Real estate has been a focal part of the news for the past few years, and it only makes sense to confront head-on some of the concerns about its struggles. That’s the wise strategy of Better Homes and Gardens Gloor Realty, an Oak Park, Ill.-based client since last November.
Around that time, the firm began alerting its clients, friends and colleagues to trends in the local real-estate market through a communication dubbed “Real Estate Reality Check.”
I broadened the outreach into press release-form and the effort received solid media attention earlier this year, including pieces in the the Chicago Sun-Times and the print edition of the Chicago Tribune’s Triblocal section.
This time around, conveying data through the first half of 2009, the Reality Check is off to a good start again. It began with prominent placement on Triblocal.com, the Chicago Tribune’s citizen-journalism portal.
I recently created a YouTube channel for Better Homes and Gardens Gloor as well, and you can find it here.
I receive zero compensation for sick days and vacation, I pay for my family’s medical insurance out of my own pocket, and my boss–the guy I see in the mirror–often orders me to show up for work before 7 a.m.
But as I approach my 10th anniversary of self-employment, I wouldn’t have it any other way. Among the many reasons is this benefit: the variety of interesting and mind-stretching work that I get to pursue.
Thanks to a referral from friend and fellow Medillian Ed Finkel, who had previously written for the ULI, I began writing summaries at the organization’s Sept. 25 meeting: “River North: Past Plans, Future Opportunities.”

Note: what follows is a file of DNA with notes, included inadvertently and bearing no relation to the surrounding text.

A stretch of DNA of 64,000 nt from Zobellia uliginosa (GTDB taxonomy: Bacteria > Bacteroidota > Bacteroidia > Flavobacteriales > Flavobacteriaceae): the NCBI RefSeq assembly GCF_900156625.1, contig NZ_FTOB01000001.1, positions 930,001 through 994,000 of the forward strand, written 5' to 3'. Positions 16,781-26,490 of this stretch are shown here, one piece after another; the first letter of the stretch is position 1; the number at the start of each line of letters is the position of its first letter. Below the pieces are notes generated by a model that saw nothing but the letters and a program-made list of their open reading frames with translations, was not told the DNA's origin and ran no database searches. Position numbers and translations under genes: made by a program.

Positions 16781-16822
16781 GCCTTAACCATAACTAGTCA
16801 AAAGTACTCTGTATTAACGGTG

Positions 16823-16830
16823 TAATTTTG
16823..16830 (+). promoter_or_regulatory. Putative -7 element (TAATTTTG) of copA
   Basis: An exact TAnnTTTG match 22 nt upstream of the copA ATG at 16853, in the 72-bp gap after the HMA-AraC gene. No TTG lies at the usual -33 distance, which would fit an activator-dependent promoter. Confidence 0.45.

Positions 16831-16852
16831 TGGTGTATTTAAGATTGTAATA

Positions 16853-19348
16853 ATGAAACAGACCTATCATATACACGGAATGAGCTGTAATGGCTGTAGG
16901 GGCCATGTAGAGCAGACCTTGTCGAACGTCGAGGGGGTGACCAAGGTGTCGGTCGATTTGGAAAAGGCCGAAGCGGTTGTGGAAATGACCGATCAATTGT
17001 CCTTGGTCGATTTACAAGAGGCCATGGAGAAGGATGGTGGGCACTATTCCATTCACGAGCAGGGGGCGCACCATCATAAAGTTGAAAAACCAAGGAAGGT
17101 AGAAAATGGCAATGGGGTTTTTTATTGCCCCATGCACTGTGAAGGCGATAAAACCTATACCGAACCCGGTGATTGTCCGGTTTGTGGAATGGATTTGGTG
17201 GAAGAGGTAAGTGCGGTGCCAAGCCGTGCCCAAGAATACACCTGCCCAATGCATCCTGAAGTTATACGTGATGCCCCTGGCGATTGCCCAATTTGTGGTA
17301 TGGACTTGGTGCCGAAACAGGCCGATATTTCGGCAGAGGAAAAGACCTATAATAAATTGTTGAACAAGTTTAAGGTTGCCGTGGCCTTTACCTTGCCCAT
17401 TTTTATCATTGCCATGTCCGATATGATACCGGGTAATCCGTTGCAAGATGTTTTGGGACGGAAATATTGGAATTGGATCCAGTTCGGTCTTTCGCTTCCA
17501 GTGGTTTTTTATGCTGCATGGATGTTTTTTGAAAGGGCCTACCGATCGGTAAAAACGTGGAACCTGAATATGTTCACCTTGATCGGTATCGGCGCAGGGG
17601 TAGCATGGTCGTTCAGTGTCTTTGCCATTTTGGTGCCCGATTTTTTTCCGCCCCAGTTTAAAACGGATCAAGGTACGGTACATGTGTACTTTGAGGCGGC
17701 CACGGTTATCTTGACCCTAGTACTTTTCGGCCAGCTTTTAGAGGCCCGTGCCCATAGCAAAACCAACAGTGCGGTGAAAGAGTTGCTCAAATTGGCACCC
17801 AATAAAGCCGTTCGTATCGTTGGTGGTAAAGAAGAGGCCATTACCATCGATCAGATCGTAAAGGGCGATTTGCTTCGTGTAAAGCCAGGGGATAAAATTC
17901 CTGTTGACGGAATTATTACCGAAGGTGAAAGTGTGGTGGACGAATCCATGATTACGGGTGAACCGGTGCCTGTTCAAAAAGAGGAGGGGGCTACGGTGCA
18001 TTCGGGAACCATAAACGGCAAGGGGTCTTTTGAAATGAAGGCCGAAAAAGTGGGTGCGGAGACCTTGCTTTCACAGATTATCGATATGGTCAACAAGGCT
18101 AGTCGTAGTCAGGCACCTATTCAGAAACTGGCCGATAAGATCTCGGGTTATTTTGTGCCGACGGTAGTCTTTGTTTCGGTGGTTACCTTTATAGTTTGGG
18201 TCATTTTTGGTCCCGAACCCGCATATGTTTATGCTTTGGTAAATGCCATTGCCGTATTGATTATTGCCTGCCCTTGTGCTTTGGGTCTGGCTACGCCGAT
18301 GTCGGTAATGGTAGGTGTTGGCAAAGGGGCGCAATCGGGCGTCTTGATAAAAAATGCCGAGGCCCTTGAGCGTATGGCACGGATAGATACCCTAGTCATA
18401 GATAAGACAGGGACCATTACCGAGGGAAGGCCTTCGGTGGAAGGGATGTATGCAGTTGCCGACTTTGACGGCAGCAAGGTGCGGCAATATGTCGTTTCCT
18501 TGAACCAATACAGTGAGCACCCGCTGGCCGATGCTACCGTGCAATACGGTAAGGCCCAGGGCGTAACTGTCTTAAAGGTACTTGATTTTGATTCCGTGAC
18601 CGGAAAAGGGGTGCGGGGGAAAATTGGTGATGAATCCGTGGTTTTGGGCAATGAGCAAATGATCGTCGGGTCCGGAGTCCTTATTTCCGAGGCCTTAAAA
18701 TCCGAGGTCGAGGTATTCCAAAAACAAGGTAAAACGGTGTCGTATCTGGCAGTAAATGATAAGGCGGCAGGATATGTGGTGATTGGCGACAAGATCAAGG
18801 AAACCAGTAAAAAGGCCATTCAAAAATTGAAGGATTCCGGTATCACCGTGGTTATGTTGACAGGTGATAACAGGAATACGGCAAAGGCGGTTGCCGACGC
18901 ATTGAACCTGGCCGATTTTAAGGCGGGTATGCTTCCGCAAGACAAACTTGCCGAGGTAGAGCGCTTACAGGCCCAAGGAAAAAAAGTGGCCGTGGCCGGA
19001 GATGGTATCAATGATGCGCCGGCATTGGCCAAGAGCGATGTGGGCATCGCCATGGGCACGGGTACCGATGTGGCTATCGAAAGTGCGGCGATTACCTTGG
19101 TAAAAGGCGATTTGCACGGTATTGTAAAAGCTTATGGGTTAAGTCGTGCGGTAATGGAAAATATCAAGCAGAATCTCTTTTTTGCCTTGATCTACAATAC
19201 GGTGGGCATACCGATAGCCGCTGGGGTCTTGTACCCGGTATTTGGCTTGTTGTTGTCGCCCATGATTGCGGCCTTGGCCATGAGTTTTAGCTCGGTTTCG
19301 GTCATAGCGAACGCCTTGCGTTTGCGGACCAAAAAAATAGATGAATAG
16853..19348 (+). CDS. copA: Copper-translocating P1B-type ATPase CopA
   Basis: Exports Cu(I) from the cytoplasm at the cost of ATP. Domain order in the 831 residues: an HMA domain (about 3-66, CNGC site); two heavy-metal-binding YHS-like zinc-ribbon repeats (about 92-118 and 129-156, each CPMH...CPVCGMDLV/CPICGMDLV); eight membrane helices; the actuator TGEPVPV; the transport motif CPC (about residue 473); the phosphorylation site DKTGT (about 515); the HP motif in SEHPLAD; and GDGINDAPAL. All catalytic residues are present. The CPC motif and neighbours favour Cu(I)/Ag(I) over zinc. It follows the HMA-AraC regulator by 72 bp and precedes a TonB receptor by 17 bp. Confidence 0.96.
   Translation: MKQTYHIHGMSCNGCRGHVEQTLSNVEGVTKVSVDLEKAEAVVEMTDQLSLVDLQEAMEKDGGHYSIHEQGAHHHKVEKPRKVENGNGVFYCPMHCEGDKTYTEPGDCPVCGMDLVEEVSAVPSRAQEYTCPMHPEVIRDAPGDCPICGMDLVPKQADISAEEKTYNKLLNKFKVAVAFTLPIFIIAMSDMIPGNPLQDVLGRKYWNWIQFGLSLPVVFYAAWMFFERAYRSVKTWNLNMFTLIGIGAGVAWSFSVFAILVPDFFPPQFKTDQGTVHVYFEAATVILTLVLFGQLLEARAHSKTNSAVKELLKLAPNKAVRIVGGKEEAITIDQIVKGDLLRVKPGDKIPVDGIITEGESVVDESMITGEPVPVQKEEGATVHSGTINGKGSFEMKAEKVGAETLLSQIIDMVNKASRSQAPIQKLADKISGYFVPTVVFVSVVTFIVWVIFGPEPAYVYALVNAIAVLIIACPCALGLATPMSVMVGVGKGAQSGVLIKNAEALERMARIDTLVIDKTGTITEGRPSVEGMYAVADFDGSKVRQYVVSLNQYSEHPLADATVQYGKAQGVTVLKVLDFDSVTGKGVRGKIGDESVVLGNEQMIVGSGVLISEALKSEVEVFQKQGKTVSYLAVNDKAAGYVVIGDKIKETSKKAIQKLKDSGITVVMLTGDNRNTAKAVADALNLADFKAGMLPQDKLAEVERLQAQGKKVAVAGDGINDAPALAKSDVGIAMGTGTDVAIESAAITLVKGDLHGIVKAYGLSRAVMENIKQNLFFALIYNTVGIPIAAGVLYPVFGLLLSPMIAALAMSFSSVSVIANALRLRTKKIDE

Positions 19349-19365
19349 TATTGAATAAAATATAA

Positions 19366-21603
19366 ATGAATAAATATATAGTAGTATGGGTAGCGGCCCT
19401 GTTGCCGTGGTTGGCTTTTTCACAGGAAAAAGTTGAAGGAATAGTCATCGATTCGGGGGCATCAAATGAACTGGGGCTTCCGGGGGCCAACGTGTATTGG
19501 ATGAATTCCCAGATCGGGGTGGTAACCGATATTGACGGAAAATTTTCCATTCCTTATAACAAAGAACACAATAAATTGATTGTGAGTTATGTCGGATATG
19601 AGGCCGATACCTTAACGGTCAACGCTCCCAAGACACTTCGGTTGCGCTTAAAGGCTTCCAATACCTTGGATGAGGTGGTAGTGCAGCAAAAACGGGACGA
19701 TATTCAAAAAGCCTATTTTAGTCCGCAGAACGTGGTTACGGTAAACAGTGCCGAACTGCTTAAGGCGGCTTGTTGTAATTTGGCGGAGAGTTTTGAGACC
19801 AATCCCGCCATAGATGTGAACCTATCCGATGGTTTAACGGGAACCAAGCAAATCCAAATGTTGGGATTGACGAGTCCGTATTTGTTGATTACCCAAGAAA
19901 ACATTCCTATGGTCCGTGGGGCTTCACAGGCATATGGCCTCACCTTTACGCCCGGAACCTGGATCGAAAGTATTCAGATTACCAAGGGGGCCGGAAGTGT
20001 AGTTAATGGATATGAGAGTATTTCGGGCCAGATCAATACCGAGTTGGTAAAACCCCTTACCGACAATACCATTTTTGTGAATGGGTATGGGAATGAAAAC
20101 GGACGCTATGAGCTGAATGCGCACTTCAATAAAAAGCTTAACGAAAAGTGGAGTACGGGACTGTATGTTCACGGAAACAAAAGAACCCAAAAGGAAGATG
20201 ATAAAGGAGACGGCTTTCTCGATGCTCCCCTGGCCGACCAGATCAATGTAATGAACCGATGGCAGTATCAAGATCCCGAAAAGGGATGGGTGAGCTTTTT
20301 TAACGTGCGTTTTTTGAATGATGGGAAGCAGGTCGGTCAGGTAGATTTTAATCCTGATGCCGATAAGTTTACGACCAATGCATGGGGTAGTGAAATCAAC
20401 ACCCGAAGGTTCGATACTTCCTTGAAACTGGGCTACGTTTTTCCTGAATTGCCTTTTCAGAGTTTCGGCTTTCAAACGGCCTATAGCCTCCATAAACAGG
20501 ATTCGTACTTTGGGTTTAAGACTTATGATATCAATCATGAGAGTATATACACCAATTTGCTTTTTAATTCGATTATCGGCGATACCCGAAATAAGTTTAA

That debut was followed by a most timely session whose subject was “The Credit Crisis: How the Collapse of Credit Impacts the Economy and Commercial Real Estate.”
Talk about a crash-course!
Most recently, last Thursday, I sat in on the “Emerging Trends in Real Estate 2009” discussion led by ULI consultant Jonathan D. Miller.
For the third straight time, by listening to very bright people use clarity and humor to cut through complex topics, I learned a ton and had the privilege of striving to boil down the discussion in about 1,000 words.
Roz Byrne has always had a flair for fun. In her radio days, as a rock ‘n’ roll DJ, she was “Rockin’ Roz” and worked alongside the likes of renowned contrarian Michael Moore.
For the past seven years, she has rocked the world of Chicago real estate, going the extra mile for clients in a variety of ways.
From her base in Oak Park as one of the top Realtors at Gloor Realty, she has compiled a listing of service providers–a kind of personalized Yellow Pages–that she updates periodically and gives to hundreds of people, including newcomers moving into the area.
She donates $100 from every closing to the charity of her client’s choice. And she has gained specialized certifications, such as the Senior Real Estate Specialist (SRES) designation, which underscores her training and ability to help seniors find housing, often as they downsize.
And this Halloween week, she has transformed into The Wizard of Roz. As she ventures into shops throughout the Oak Park-River Forest-Forest Park area, Byrne is delivering Hershey’s chocolate bars, her business card and this clever message:
“Don’t be afraid of the real estate market. It’s a wicked good time to be a buyer.”
After all these years of outgoing behavior, Byrne may be confused for someone who can pull off these gambits at the drop of her colorful wizard’s cap. But like any successful person, she continually fights through her comfort zone to do those things–like dress up in outlandish style and approach people who might think she’s off her rocker–to get her message out and move her business forward.
In the midst of a decidely down real estate market, that willingness to venture into scary territory is one of the keys to Byrne’s thriving career. And it’s also central to successful public relations in any field.